Silent Sam ‘offensive’
Regarding “Words didn't work, so protester took action against statue” (May 4): During student body president Ford Runge’s administration at UNC-Chapel Hill in the 1970s, I became the first black student body secretary. My godparents were faculty members Blyden and Roberta Jackson. They and my parents encouraged me to be involved in campus activities.
I write today, nearly 45 years later, to encourage current students to be involved in a campus matter. Write to your state legislators to express your concern that a statue is miring the reputation of our great institution of higher learning.
When I was a student, the disparaging saying was: “When a virgin walks by, Silent Sam will fire his weapon.” In this current era of #Metoo, ask the North Carolina General Assembly to remove the statue now. Legislators cannot be silent too when the statue has been so offensive for so long in so many ways to so many.
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Use natural energy
Regarding “Sounding an alarm about fracked gas” (May 6): Bravo to Ned Barnett. Facts are indeed stubborn things. But I am so happy to see that Barnett has taken the time to research the facts about methane, fracking and the false narrative about the superiority of natural gas. Here in our “Good Old North State” we are blessed with the ability to harvest so many forms of truly natural energy.
Imagine too a manufacturing, installation and servicing sector devoted to solar, wind or even wave or geothermal energy systems. North Carolina has everything we need to become a leader. Staying tethered to fossil fuels in any form might mean a big profit margin for Duke Energy, but there is a triple bottom line for a truly evolved from of capitalism that includes profits, but also people and the planet.
Regarding “Teaching cursive not among our top problems” (May 7): I concur that a lot more needs to be accomplished in our legislature to further the education of all students in North Carolina. The cursive mandate is an interesting one to take issue with.
The statement that most adults no longer use cursive is somewhat misdirected. A lot of folks are still alive that don’t use computer communication or texting. What if you wish to read the Declaration of Independence in its original autograph? I, for one, still write, not print. I have penned correspondence to younger persons and they have asked that I print because they cannot read what I have written.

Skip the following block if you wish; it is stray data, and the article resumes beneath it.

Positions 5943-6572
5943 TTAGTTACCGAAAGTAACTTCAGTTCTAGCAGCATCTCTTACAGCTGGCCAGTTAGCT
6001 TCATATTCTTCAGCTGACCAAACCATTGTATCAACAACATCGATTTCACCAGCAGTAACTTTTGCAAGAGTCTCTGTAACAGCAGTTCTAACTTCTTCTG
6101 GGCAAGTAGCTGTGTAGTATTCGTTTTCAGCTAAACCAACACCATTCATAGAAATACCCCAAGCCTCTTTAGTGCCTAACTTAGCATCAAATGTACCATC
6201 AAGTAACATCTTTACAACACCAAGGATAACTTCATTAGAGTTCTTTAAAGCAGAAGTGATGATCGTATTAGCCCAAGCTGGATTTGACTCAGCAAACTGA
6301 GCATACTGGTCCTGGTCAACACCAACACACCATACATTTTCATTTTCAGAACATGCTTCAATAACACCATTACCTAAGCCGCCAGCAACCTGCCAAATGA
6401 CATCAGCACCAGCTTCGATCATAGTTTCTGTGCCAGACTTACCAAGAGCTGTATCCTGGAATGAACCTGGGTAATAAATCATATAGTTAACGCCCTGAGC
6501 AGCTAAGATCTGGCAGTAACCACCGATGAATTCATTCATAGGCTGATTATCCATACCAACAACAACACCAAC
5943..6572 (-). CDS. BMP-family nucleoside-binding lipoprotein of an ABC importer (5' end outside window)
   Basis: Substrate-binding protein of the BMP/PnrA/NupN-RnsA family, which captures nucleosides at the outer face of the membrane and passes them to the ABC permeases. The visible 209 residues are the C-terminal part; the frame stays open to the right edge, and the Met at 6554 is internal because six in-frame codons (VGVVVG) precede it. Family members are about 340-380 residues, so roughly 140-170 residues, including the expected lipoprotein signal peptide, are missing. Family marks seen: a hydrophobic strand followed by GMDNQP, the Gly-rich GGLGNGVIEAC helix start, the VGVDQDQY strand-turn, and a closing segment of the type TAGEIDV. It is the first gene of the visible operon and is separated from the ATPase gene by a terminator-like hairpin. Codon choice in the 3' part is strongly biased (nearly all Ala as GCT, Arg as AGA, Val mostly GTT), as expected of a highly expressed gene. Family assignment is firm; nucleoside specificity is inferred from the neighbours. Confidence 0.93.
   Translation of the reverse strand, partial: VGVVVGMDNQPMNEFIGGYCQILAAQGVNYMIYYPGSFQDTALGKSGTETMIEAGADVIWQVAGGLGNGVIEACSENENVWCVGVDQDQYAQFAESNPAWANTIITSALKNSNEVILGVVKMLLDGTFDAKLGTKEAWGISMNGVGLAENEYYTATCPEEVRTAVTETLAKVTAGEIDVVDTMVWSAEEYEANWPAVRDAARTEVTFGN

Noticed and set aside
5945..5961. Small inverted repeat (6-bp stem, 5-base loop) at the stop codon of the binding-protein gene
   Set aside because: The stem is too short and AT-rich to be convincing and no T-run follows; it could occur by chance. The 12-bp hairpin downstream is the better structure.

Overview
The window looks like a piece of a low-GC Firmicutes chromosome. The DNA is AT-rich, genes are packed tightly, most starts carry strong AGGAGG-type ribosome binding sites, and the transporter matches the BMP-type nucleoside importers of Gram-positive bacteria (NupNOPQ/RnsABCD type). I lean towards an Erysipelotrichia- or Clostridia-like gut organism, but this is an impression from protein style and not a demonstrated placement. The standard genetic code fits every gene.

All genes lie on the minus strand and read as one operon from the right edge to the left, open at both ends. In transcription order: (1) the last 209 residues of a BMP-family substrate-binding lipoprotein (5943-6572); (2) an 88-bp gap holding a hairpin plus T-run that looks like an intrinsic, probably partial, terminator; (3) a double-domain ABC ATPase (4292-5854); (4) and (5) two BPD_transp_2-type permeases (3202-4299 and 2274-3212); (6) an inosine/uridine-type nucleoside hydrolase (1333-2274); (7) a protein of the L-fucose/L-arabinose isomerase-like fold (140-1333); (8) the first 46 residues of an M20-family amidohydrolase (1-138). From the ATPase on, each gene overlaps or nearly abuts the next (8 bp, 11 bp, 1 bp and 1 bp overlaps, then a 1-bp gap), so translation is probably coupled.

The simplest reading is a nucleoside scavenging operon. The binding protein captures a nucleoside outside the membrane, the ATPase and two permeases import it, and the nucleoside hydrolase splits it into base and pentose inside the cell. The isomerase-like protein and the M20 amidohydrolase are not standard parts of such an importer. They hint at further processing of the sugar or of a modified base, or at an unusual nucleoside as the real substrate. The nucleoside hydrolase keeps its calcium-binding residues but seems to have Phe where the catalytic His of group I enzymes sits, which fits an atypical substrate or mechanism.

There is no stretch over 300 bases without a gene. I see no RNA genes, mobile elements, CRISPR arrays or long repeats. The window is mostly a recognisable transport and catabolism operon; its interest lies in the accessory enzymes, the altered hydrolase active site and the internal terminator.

What cursive really teaches is personal discipline. How to correctly form letters and punctuation with your hands. Not relying on a machine or the more archaic printing you may have learned in 1st grade. You need to learn how to control your hands before you can control any of the rest of you.
If teachers would spend more time teaching the things that really mature students, we wouldn’t have time for protests about anything. And that is really what a good education contains. Truth to avoid consequences.
I thoroughly enjoyed “Washington statue’s replica gives a glimpse at glory of the original” (May 5) about the Canova statue of George Washington. One person who did not think highly of it was Chief Justice John Marshall.
A fellow traveler recounts crossing paths with the chief justice in 1826 on his way to Raleigh to convene the North Carolina Circuit Court. Marshall stated that he was sure it was a masterpiece and he was glad the country had “a specimen of art of so high an order.” However, “it gave no impressions of Washington, it was not like him in any respect whatever.”
The Chief Justice knew Washington well, having served on his staff during the Revolutionary War and written his official biography. He much preferred the Houdon statue of Washington in the State House of Virginia.
Incidentally, it is a little known fact of North Carolina judicial history that the chief justice was a regular visitor here for 32 years, coming twice annually to Raleigh to preside over the North Carolina Circuit Court. He tried a fascinating array of largely unknown cases, and I have just had a law review article accepted for publication beginning to tell this story.
Dean, Campbell Law